Case Studies

How Shopify stores can see costs, manage vendors and forecast inventory needs

You’ve built a growing Shopify store and want to take your business to the next level? Want to know your costs? Do you need a way to manage purchasing and vendors? Would you like to forecast sales and inventory needs so that you have the right products in the right place at the right time?

Of course you do.

Inventory Planner is a Shopify app that can do all of that – based on sales history from your store – to put you in charge of your inventory.

See Your Costs

For all of Shopify’s many features and capabilities, one of the most head-scratching things about the platform is that there is no field to input and track costs. So how can you track your costs?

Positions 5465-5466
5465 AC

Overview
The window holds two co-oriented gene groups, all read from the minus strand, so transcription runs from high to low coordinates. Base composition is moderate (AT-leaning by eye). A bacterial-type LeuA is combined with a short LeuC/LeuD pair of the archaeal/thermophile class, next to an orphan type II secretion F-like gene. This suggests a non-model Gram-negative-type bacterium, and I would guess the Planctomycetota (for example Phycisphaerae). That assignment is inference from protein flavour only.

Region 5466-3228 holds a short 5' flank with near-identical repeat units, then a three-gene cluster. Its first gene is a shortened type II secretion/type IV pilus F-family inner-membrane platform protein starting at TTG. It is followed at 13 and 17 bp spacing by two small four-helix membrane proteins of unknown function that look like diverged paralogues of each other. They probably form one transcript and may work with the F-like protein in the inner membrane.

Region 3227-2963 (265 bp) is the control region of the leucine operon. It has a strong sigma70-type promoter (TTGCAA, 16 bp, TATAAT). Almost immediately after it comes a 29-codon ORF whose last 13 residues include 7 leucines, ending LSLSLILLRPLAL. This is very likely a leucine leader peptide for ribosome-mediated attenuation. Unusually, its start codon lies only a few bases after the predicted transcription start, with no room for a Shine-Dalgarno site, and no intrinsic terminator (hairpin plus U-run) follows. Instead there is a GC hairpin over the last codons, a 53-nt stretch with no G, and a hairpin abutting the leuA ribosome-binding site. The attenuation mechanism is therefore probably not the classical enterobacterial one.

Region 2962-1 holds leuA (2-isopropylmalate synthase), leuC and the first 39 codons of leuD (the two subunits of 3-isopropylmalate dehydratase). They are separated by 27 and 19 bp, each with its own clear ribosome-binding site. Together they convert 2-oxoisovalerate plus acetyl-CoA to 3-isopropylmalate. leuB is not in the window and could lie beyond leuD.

Inventory Planner can track costs for your products and variants. If you order from multiple vendors that have different prices, you can also see those costs.

Same variants, different vendor, different prices:

Your bookkeeper will also thank you when you can report total stock costs by the day. You can use this for updating your Balance Sheet at the end of the month.

Not knowing costs ties one hand behind your back. You have to know costs to get the most out of your business. Inventory Planner puts you in control of that information.

Know Your Margins

Now that you know your costs, it’s time to dive into margins. Afterall, if you’re not making a profit, eCommerce is an awfully expensive hobby!

With cost prices available, you can now see profit, markup and forecasted profit.

You can sort variants to see what is making the most profit…

…And what’s not.

Forecast Sales and Customer Demand